A dispensationalism also teaches a thousand year millennium, because that is the time period within which God is to fulfill His promises to His chosen people, Israel. Mistakenly, dispensationalism is often accused of basing its doctrine of the millennium on one passage of Scripture (Rev 20). However, I’m not alone when I say that I’m a premillennialist before I get out of the Old Testament.

The prophets in particular convince me there has to be a future for Israel and God’s promises to Israel also have to be fulfilled. I am looking for the content of the millennium before I get out of the Old Testament. It is the New Testament that works to confirm what the Old Testament already laid out. Further, it is the New Testament that gives the time frame to understand when the prophecies of the Old Testament are going to happen (Rev 20).

 Conclusion

My list may be minimalistic to some, but these are the key issues as I see it with regard to what makes a dispensationalist. A dispensationalist can hold to a wide variety of beliefs that are not inherent to dispensationalism as a system, but I cannot see how one could be a dispensationalist and not hold to these key components.

Addendum

Here are some other lists of essential beliefs of the dispensationalist, provided by Vlach in his book on Dispensationalism (highly recommended):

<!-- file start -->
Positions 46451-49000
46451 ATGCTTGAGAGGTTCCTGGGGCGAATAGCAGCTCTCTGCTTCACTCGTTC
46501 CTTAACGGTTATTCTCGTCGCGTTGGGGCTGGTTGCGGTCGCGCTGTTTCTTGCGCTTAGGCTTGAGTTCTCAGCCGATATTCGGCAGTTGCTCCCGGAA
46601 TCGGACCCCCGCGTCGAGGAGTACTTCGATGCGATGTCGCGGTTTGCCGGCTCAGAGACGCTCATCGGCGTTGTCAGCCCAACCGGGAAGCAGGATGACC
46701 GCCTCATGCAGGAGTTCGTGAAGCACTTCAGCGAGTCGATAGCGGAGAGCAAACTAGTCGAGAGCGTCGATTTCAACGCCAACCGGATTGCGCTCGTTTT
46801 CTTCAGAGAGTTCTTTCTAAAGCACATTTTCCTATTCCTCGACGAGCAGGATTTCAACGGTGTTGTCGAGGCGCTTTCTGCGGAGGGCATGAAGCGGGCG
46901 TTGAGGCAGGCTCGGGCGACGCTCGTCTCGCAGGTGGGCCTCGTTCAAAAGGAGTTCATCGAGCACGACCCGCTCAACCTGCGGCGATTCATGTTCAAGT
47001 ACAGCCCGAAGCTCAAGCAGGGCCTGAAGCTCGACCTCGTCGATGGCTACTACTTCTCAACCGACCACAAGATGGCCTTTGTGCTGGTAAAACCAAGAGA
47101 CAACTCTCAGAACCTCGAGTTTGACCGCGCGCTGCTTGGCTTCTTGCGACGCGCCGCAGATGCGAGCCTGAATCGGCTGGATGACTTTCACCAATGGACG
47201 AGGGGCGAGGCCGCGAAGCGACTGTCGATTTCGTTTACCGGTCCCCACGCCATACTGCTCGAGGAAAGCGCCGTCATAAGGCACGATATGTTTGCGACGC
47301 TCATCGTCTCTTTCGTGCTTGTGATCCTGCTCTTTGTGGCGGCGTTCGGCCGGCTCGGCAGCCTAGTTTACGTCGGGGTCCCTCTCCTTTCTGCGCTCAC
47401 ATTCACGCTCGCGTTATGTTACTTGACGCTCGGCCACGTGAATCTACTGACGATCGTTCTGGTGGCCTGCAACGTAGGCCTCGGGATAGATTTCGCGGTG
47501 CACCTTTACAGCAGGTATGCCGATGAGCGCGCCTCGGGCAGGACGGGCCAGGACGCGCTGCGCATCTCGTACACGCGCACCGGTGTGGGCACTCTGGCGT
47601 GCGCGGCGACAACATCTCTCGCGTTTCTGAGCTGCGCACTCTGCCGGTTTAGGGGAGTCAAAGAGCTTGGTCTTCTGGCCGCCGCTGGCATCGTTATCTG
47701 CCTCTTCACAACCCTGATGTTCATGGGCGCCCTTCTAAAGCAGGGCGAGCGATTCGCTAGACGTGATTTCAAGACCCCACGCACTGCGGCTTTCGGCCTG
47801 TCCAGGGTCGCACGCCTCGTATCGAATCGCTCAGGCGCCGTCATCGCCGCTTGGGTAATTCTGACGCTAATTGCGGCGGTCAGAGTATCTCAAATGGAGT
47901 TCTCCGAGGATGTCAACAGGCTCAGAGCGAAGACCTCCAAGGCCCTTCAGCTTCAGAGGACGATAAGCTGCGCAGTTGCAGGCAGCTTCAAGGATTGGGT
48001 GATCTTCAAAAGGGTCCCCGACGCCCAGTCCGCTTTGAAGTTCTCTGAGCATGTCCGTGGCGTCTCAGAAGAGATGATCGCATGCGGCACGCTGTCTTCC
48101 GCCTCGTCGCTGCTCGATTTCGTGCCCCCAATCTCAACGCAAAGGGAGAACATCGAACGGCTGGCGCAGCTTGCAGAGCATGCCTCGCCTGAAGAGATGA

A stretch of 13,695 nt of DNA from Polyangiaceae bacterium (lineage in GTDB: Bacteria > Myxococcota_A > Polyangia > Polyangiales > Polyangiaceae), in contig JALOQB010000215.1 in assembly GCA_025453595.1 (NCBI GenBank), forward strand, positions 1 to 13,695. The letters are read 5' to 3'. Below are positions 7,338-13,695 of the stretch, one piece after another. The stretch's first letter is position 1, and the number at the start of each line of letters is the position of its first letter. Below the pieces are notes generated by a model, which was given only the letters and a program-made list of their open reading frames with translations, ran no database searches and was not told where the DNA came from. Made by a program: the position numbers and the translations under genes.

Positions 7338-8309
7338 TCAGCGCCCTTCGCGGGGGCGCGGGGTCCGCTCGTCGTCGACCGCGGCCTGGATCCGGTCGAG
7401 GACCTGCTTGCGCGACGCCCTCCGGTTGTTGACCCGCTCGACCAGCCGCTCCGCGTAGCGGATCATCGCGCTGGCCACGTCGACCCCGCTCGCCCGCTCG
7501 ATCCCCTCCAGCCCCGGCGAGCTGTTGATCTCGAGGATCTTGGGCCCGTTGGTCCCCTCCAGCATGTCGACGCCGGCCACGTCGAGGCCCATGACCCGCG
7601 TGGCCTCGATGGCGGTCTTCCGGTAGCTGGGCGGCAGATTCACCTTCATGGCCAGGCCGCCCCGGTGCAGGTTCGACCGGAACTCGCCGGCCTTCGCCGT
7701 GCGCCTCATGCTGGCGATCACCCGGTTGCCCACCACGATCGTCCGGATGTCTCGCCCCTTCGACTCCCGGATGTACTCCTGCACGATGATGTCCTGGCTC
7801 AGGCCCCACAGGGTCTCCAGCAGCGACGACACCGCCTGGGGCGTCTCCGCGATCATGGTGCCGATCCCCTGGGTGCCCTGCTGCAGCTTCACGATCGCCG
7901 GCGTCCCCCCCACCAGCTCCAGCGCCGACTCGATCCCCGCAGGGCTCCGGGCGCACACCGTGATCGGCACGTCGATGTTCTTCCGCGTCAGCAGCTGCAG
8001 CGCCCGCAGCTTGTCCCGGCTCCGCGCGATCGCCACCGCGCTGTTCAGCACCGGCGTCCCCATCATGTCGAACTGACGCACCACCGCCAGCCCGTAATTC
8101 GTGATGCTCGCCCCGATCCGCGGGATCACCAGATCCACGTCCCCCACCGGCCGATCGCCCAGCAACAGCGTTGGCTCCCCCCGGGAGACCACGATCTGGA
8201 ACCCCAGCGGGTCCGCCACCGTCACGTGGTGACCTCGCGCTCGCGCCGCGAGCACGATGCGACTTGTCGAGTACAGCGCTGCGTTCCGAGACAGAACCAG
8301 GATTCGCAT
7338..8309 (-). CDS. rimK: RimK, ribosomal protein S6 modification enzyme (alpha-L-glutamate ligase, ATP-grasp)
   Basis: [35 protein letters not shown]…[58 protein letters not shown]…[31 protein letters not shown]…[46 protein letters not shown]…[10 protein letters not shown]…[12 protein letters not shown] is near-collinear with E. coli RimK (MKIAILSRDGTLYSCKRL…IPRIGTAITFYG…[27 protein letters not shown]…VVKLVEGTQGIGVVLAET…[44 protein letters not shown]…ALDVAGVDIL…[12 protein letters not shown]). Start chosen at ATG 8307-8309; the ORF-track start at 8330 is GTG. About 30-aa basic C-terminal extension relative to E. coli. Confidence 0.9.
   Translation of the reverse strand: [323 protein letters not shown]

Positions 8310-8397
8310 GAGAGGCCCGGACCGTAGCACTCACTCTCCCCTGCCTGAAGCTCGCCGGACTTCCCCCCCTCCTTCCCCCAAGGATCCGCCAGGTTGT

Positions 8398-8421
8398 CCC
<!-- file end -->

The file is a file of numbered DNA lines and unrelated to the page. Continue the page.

Essentials of dispensationalism by Charles Ryrie (1965):

  1. A distinction between Israel and the church.
  2. Literal interpretation to all Scripture, including prophecy.
  3. The underlying purpose of God in the word is the glory of God.

Essentials of dispensationalism by John Feinberg (1988):

  1. Belief that the Bible refers to multiple sense of terms like “Jew” and “seed of Abraham.”
  2. An approach to hermeneutics that emphasizes that the Old Testament be taken on its own terms and not reinterpreted in light of the New Testament.
  3. Belief that Old Testament promises will be fulfilled with national Israel.
  4. Belief in a distinctive future for ethnic Israel.
  5. Belief that the church is a distinctive organism.
  6. A philosophy of history that emphasizes not just soteriological and spiritual issues, but social, economic, and political issues as well.

Common features of dispensationalism by Blaising and Bock (1993):

  1. The authority of Scripture.
  2. Dispensations.
  3. Uniqueness of the church.
  4. Practical significance of the universal church.
  5. Significance of biblical prophecy.
  6. Futurist premillennialism.
  7. Imminent return of Christ.
  8. A national future for Israel.

Essentials of dispensationalism by Mike Vlach (2017):

  1. The primary meaning of any Bible passage is found in that passage. The New Testament does not reinterpret or transcend Old Testament passages in a way that overrides or cancels the original authorial intent of the Old Testament writers.
  2. Types exist but national Israel is not an inferior type that is superseded by the church.
  3. Israel and the church are distinct; thus, the church cannot be identified as the new and/or true Israel.
  4. Spiritual unity in salvation between Jews and Gentiles is compatible with a future functional role for Israel as a nation.
  5. The nation Israel will be both saved and restored with a unique functional role in a future earthly millennial kingdom.
  6. There are multiple sense of “seed of Abraham,” thus the church’s identification as “seed of Abraham” does not cancel God’s promises to the believing Jewish “seed of Abraham.”

Photo by Gabriela Parra on Unsplash

Peter serves at Shepherd's Theological Seminary in Cary, NC as the professor of Old Testament and Biblical Languages. He is a husband, father, and sports enthusiast.